Each person’s goals are unique. If you want to be better at music, you may need to evaluate how much time you spend shooting hoops. Reading great books is helpful if you want to be a great writer. But does your reading exceed the amount of time you spend actually writing?

How can you limit your activities so that each thing you do adds value to your life and pushes you closer to a goal?

In addition to keeping my goals in mind, I also try to think about how each activity lines up with my values. I value learning, being physically active and being mentally nimble. Travelling, reading, running and writing essays all fit my values well. Something that doesn’t fit my values is hunching over a laptop or phone. If it is on a screen, I can skip it without much worry.

You may be extremely hard working, but if you get distracted by trivial issues like washing the kitchen floor, responding to emails and social media, you will not make much progress on your goals. To be effective, we need to choose activities that will provide the most positive impact.

Crafting a Strategy

Most of us have goals we want to achieve. Our mind is at war though. One part of our brain wants to work hard to succeed. The rest of our mind just wants to enjoy life and have immediate satisfaction. A few tricks can help balance these competing parts of our minds.

When we invest in an activity, it becomes more important to us. Even the reward part of our brains is motivated to put a little effort in because it is scared of the consequences if we don’t succeed after we have invested.

You can strategically use this knowledge to provide extra motivation for the activities you want to focus on. If you enroll in a programming course, you will be more likely to practice your coding. Do you want to run more regularly? You could try buying a pair of running shoes. Offering to go out for a coffee with your friend may make you more likely to catch up. The time commitment and possible monetary price of the coffee will give the meeting a higher significance than any regular meeting.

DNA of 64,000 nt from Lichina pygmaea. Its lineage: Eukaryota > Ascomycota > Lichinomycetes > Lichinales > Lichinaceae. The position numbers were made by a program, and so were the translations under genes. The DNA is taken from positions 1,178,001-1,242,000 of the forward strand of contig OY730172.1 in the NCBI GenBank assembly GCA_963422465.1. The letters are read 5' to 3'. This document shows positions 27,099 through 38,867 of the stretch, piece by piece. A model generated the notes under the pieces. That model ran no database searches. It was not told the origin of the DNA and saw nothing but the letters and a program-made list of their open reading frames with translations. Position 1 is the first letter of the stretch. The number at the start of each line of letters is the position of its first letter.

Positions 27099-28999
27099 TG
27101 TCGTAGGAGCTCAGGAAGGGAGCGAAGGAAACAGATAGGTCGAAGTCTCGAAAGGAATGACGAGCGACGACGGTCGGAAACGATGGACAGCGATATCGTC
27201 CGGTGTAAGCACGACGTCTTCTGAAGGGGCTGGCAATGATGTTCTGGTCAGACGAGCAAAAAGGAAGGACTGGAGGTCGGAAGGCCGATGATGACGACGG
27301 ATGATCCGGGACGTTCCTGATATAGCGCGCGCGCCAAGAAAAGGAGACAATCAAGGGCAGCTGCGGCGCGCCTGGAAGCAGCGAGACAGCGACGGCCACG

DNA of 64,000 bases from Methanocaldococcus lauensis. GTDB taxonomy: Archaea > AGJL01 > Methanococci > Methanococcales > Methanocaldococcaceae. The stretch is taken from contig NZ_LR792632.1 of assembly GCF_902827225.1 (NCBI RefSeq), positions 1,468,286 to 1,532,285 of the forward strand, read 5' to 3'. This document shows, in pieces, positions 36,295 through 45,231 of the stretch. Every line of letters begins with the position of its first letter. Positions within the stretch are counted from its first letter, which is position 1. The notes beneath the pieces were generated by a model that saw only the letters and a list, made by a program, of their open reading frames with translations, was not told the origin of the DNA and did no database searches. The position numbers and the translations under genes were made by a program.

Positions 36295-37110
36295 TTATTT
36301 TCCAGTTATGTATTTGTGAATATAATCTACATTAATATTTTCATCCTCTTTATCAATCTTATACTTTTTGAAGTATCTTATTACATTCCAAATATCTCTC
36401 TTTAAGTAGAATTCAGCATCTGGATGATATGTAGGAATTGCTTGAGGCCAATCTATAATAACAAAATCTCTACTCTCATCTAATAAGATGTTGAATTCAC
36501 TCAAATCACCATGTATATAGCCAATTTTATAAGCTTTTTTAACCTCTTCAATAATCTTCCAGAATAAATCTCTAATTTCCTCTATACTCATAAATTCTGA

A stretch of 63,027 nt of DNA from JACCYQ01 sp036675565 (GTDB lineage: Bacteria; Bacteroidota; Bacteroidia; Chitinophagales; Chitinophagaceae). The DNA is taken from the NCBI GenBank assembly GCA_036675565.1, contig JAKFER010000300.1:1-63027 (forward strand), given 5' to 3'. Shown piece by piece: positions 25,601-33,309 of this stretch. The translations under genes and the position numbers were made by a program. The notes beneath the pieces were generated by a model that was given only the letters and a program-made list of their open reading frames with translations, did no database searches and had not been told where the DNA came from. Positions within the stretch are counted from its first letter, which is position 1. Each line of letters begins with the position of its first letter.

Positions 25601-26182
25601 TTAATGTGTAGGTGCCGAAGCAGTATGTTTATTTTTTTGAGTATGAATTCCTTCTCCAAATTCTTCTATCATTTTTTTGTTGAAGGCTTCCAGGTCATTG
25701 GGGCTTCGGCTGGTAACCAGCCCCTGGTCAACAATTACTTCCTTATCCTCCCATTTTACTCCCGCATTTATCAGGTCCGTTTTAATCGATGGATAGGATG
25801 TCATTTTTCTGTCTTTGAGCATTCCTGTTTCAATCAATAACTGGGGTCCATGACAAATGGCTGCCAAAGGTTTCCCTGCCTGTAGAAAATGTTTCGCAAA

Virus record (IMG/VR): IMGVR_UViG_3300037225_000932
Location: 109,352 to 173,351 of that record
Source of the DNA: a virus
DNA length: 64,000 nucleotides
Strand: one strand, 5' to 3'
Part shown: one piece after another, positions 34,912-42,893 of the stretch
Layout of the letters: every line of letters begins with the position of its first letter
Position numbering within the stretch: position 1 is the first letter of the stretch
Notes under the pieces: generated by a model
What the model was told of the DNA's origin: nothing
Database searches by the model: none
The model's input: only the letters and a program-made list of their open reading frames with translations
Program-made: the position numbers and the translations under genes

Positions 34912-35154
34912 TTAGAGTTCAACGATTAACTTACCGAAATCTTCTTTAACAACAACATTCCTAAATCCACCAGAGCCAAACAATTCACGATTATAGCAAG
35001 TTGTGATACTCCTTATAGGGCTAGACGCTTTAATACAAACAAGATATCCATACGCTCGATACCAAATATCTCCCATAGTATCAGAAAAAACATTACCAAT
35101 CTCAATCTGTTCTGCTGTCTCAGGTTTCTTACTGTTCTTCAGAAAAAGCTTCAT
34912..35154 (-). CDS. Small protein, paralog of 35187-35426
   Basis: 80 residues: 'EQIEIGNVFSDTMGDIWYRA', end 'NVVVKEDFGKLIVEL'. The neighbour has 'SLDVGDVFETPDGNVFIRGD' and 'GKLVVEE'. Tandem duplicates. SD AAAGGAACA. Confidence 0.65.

When I wanted to get better at swimming, I bought a pass for the pool. The monetary investment helped, but I still struggled to motivate myself to go swimming. I began to tell myself that I just had to go to the pool and do one lap. Once I finished my first lap, I often felt pretty good and did 20-30 more.

MOtivation One Moment At a Time

Most writers also struggle to motivate themselves to write lots every day. To combat this, they will often make small, but attainable goals, such as writing 100 words every day. The goal is attainable so it doesn’t require much motivation. Because they can do it every day, it helps them develop a habit.

Whatever you are working at, whether it’s school, a job or personal skills, work at it with intense determination for as long as your motivation holds out. This will help develop a habit of hard work. If you put that much effort into it in the first few months, you will achieve great success.

Success is important to provide mental rewards for your work. The initial success will also set expectations. Your teachers will expect good grades. Your friends will know you as the person who is good at music. Your neighbours know you as “that hard-working kid.” And all those expectations will help push you to continue, even when your initial motivation fails you.